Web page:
I’ll be the first to admit that sometimes I don’t spot the sweet moments. I can get so caught up in the business of living that I fail to look around me and see the details that are more than noteworthy — they’re the tiny things that I’m sure, in the end, will be what matters most.
I’m trying hard to be better about this. To just stop when I feel myself rushing through my day or spouting off a quick “no” to a kid’s request because it’s not in my schedule. To remember, especially right now, that the tiny things are what matter to them — not the laundry or my calendar or whatever pressing item is on my to-do list that day. Sometimes I simply have to s.t.o.p. (I acknowledge I am not great at this. Everyone realizes I’m not great at this. Pinch me if you catch me doing it.)
A few months ago Bear and I were headed out of church after her choir rehearsal. It had been a long day already, volunteering in the rehearsal had worn me down, and I knew I still had a dishwasher to unload and lunches to pack. So when Bear commented that she didn’t know there was an organ recital that afternoon and asked if we could go for a while I automatically told her no, we didn’t have time. I was literally midstride, five feet from the door, when I stopped so suddenly that she passed by. She looked back at me and I apologized for being in a hurry, saying of course we could go listen for a bit. She grinned.
So we snuck in through the back doors of the sanctuary. I should admit that I’m not a huge fan of the organ; I’ve always been more of a piano/any-other-instrument-on-the-planet kind of girl. But the organ had been centered up front and set at an angle so you were sort of looking at the person’s back while he played, and it was pretty incredible to see his hands flying over the keys and his feet working the pedals. We had probably listened for two minutes when Bear leaned over and whispered, “Is this it?” and I whispered back yep, an organ recital is when different musicians play their pieces on (what else did she think they would be playing?) the organ. She looked at the young man then looked back at me and said, “I’m good!” We (quietly) high-tailed it out of there.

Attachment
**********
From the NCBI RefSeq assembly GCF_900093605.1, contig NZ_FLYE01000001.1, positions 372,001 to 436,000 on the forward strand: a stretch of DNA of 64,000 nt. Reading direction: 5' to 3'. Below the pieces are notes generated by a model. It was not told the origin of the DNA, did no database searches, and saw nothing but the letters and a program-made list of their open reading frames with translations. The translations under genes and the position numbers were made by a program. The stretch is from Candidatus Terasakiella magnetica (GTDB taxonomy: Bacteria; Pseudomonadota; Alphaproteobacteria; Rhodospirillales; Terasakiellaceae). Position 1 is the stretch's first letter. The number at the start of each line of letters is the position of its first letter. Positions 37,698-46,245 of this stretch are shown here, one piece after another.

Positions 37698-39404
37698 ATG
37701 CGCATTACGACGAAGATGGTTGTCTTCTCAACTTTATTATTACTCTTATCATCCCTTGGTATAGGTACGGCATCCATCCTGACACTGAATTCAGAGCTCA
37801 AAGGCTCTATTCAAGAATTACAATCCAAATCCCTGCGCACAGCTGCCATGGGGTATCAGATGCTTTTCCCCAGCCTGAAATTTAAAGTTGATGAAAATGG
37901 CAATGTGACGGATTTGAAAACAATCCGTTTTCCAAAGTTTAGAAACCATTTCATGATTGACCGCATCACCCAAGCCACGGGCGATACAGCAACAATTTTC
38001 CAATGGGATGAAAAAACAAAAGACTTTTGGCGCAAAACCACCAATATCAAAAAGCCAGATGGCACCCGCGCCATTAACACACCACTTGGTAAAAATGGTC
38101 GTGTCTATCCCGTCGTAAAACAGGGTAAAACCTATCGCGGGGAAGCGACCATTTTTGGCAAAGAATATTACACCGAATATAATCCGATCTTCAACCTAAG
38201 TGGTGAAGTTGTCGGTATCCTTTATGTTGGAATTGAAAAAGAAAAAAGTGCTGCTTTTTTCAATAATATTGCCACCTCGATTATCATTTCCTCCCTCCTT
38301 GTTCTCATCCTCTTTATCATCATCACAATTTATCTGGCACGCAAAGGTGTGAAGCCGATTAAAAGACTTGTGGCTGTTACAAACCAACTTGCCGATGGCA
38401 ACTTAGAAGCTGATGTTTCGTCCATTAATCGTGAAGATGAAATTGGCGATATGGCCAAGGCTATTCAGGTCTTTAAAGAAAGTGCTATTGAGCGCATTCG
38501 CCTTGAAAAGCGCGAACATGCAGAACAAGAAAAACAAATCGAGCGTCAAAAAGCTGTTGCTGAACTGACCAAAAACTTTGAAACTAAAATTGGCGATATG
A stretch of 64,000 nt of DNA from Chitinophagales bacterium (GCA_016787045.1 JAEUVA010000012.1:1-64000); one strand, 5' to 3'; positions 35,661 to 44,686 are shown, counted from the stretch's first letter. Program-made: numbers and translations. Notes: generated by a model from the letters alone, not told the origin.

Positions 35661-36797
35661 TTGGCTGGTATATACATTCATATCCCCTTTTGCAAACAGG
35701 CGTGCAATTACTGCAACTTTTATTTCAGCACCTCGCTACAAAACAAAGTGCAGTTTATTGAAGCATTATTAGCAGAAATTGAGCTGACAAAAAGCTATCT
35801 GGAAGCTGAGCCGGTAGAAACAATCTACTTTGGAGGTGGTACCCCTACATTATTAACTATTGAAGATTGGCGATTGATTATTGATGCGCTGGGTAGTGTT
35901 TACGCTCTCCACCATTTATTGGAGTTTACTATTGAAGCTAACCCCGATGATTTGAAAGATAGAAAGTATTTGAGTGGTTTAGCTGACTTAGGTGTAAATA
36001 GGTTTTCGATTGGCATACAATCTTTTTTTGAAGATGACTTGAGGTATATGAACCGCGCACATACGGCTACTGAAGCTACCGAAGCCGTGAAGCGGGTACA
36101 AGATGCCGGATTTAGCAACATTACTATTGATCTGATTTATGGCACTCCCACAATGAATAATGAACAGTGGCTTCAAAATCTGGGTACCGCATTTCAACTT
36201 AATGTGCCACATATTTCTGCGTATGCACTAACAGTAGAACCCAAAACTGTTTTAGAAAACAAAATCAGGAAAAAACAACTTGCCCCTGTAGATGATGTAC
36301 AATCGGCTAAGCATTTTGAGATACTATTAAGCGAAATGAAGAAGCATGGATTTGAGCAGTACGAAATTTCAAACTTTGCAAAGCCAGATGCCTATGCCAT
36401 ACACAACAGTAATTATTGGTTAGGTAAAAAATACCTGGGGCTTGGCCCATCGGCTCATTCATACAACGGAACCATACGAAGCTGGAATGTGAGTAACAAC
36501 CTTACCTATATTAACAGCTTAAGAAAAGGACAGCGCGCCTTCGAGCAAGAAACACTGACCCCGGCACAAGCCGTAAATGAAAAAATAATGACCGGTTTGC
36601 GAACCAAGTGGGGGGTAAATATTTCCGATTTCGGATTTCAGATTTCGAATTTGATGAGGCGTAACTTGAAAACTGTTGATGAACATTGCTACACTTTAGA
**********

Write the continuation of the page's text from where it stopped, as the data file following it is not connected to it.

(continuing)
Two minutes. That’s all the time it took out of my precious schedule to share something new and different with my daughter. She talked about that recital for ten minutes on the ride home and it was the first thing she shared with BrightSide when we got there. Just stopping and taking a breath made a difference in her whole day.
Last week we had one of those days when I actually recognized the beauty of a moment while we were in it. We’d finished dinner one night, and Bear had elicited a promise from BrightSide that we’d make s’mores afterward. We have a fire pit in the backyard but the thought of building a fire out there made us (the grown ups) mutter “ugh,” especially seeing as we’d grilled for supper. So BS fires up some charcoal, the kids bring out the supplies, and we pulled up chairs to the grill so we could roast marshmallows over the flames. (On a side note, BrightSide brought the necessary ingredients home to make the goodies, and he’d bought a bag of the most HUMONGOUS marshmallows I’d ever seen. Seriously, they are the size of a baby’s fist. They’re obviously designed for this purpose, though once you build your s’more it’s so gigantic that you have to be able to unhinge your jaw like a snake to fit it in your mouth. Good times.) As we’re sitting on our folding chairs, holding marshmallows over the charcoal grill, I made some crack about redneck s’mores and we laughed until our bellies hurt. (Apologies to the rednecks. Or friends of rednecks. Or people sensitive to the term rednecks.)
The kids were up past their bedtime, and when we looked up at the sky I swear you could see every single star up there. T-man was having the best time setting his marshmallow on fire so he could watch it burn, and Bear giggled hysterically while I shrieked and yanked mine out every time a flame jumped up to touch it. (Because not all of us like charred marshmallows, you know.) Phoebe was in dog heaven, snuffling around our feet to find the graham cracker crumbs that dropped as we tried to eat our treats.
And as I looked around at this silliness — the sticky s’mores with their enormous marshmallows, the kids dancing around with their roasting sticks in the warm night air, T-man throwing a ball with BrightSide — I realized that this is it. THIS is the kind of moment that matters. Not the laundry and the calendar and the housecleaning and such (though I accept that stuff has to get done or we’ll end up on one of those tv intervention shows). THIS is what really matters.
I definitely want more of this. Now that I’m learning to recognize it, maybe it will be easier for me to stop and take it all in.